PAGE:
Some journalists have badgered me to disclose my role in the case, even demanding I reveal my sources — identified in the column as two senior Bush administration officials and an unspecified CIA source. I have promised to discuss my role in the investigation when permitted by the prosecution, and I do so now.
The news broke Sept. 26, 2003, that the Justice Department was investigating the CIA leak case. I contacted my longtime attorney, Lester Hyman, who brought his partner at Swidler Berlin, James Hamilton, into the case. Hamilton urged me not to comment publicly on the case, and I have followed that advice for the most part.
The FBI soon asked to interview me, prompting my first major decision. My attorneys advised me that I had no certain constitutional basis to refuse cooperation if subpoenaed by a grand jury. To do so would make me subject to imprisonment and inevitably result in court decisions that would diminish press freedom, all at heavy personal legal costs.
I was interrogated at the Swidler Berlin offices Oct. 7, 2003, by an FBI inspector and two agents. I had not identified my sources to my attorneys, and I told them I would not reveal them to the FBI. I did disclose how Valerie Wilson’s role was reported to me, but the FBI did not press me to disclose my sources.
On Dec. 30, 2003, the Justice Department named Fitzgerald as special prosecutor. An appointment was made for Fitzgerald to interview me at Swidler Berlin on Jan. 14, 2004. The problem facing me was that the special prosecutor had obtained signed waivers from every official who might have given me information about Wilson’s wife.
That created a dilemma. I did not believe blanket waivers in any way relieved me of my journalistic responsibility to protect a source. Hamilton told me that I was sure to lose a case in the courts at great expense. Nevertheless, I still felt I could not reveal their names.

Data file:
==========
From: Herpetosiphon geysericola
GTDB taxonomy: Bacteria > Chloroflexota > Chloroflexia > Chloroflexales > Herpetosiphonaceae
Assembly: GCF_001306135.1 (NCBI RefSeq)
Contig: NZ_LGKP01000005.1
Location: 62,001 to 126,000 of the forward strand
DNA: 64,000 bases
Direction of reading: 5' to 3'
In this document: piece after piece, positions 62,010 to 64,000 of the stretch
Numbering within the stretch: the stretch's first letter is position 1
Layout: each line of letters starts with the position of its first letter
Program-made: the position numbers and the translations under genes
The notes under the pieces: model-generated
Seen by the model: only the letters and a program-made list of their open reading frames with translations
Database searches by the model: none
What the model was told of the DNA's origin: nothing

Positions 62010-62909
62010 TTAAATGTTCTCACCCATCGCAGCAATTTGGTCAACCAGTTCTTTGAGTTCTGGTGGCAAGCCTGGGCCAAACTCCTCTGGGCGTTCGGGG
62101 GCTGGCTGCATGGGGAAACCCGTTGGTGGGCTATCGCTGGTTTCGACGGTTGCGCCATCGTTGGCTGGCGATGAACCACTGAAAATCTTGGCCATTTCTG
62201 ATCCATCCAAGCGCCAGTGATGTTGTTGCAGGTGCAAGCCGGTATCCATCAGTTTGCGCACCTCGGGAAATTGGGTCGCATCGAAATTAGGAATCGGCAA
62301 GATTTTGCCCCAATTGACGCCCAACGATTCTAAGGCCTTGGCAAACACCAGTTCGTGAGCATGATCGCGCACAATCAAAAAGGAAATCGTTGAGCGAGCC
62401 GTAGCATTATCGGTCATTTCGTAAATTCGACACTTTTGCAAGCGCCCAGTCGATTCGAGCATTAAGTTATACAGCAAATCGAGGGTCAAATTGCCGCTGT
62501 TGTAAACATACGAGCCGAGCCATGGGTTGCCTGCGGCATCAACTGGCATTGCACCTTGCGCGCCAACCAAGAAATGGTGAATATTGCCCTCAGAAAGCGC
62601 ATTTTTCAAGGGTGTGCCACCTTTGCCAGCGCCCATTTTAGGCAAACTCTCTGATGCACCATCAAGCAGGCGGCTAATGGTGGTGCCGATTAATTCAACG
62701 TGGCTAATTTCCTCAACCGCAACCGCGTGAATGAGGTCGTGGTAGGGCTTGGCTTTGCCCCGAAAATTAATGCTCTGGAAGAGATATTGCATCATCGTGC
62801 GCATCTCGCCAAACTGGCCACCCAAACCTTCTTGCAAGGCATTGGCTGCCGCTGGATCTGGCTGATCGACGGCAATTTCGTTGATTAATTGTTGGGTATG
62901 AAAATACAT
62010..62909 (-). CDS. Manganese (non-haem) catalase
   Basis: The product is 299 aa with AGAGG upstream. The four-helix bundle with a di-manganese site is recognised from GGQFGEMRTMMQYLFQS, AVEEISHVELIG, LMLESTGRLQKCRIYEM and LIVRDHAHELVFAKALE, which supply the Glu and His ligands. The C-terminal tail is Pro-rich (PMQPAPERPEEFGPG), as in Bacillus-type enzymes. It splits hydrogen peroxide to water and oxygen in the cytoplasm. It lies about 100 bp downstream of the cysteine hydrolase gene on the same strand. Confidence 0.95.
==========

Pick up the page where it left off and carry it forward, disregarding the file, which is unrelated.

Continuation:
However, on Jan. 12, two days before my meeting with Fitzgerald, the special prosecutor informed Hamilton that he would be bringing to the Swidler Berlin offices only two waivers. One was by my principal source in the Valerie Wilson column, a source whose name has not yet been revealed. The other was by presidential adviser Karl Rove, whom I interpret as confirming my primary source’s information. In other words, the special prosecutor knew the names of my sources.
When Fitzgerald arrived, he had a third waiver in hand — from Bill Harlow, the CIA public information officer who was my CIA source for the column confirming Mrs. Wilson’s identity. I answered questions using the names of Rove, Harlow and my primary source.
I had a second session with Fitzgerald at Swidler Berlin on Feb. 5, 2004, after which I was subpoenaed to appear before the grand jury. I testified there at the U.S. courthouse in Washington on Feb. 25.
In these four appearances with federal authorities, I declined to answer when the questioning touched on matters beyond the CIA leak case. Neither the FBI nor the special prosecutor pressed me.
I have revealed Rove’s name because his attorney has divulged the substance of our conversation, though in a form different from my recollection. I have revealed Harlow’s name because he has publicly disclosed his version of our conversation, which also differs from my recollection. My primary source has not come forward to identify himself.
When I testified before the grand jury, I was permitted to read a statement that I had written expressing my discomfort at disclosing confidential conversations with news sources. It should be remembered that the special prosecutor knew their identities and did not learn them from me.
In my sworn testimony, I said what I have contended in my columns and on television: Joe Wilson’s wife’s role in instituting her husband’s mission was revealed to me in the middle of a long interview with an official who I have previously said was not a political gunslinger. After the federal investigation was announced, he told me through a third party that the disclosure was inadvertent on his part.
Following my interview with the primary source, I sought out the second administration official and the CIA spokesman for confirmation. I learned Valerie Plame’s name from Joe Wilson’s entry in “Who’s Who in America.”
I considered his wife’s role in initiating Wilson’s mission, later confirmed by the Senate Intelligence Committee, to be a previously undisclosed part of an important news story. I reported it on that basis.
And Ironically, it’s been almost 3 years to the day since Novak’s original column on Plame ran.